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Originally Posted by kvrdave
Real estate.
Ditto. All that other stuff is a total waste of your time.
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Old 07-03-06, 07:31 PM
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mutual funds
as someone that has a few hundred shares of some decent sized companies I'm not really impressed with having individual stocks

maybe if you had the cash and time to spare to do some day trading on risky low cost stocks that will likely go up a couple bucks a share in one day so you can sell for a quick profit and reinvest in teh next stock that might jump I wouldn't bother and instead would get a stock mutual fund if you still want your money in stocks
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Old 07-03-06, 09:06 PM
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68ShelbyGT500KR hit it right on the nose for retirement investing:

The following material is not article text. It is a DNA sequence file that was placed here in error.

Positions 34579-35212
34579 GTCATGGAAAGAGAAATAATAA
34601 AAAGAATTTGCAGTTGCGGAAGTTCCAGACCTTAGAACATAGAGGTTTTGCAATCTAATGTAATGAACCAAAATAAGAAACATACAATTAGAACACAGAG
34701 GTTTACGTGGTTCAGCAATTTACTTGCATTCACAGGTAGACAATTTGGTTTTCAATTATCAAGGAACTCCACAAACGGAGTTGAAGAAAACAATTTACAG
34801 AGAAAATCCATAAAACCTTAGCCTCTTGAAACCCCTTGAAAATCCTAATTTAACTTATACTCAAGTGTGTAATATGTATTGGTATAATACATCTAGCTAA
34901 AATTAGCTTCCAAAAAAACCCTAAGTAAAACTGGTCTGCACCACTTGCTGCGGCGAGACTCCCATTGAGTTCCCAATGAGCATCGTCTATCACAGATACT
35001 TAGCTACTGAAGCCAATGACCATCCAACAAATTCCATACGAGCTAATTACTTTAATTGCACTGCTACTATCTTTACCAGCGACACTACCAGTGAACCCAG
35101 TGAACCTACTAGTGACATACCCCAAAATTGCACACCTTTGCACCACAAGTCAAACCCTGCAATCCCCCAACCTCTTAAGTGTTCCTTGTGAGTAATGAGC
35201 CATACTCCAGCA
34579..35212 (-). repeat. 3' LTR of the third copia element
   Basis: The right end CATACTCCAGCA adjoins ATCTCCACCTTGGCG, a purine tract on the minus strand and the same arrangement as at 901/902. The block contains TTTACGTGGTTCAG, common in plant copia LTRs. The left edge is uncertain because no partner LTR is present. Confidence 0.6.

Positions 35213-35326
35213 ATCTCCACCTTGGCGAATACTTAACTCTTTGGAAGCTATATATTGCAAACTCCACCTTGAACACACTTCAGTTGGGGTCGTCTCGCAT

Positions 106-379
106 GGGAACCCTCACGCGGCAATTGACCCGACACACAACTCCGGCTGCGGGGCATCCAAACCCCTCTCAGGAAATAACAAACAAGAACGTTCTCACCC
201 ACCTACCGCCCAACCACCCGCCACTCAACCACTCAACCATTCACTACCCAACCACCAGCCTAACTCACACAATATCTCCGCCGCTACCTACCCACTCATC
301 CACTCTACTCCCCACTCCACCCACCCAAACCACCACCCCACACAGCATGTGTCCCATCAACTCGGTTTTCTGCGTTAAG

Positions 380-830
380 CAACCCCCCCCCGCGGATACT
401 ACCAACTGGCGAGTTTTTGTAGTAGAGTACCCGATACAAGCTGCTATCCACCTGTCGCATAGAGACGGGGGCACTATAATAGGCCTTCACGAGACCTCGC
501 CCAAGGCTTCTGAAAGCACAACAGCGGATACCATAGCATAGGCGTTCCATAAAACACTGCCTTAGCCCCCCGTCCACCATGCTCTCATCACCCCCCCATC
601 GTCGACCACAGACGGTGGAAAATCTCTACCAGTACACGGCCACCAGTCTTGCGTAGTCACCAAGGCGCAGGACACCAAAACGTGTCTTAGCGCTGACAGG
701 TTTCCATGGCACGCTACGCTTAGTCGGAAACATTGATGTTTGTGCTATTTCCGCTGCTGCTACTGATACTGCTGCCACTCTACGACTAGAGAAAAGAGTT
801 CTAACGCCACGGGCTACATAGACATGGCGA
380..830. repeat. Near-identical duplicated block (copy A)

Max out the 401k up to a company match
Max the Roth IRA
Six months to 1 year of emergency bill money - preferably in a Money Market account
Bump up 401k to the max
Then look at real estate or investment portfolio
Keep a good mix of mutual fund types ( small/ mid / large cap - agressive growth/ international/ blue chip etc...) and throw in at least one stock with long term potential.
And remember as you get older diversify from agressive investments to more secure investments - as you approach 50 -60 you shouldn't have all your money in stock - gotta protect it.
and pay off the credit cards - interest is money thrown away.
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Old 07-04-06, 01:25 AM
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I'm actually going to suggest you get yourself a good "fee only" financial planner. He is going to set your risk tolerance, return requirement, address any special tax issues, unique circumstances (like maybe you have company stock) and long and short term goals.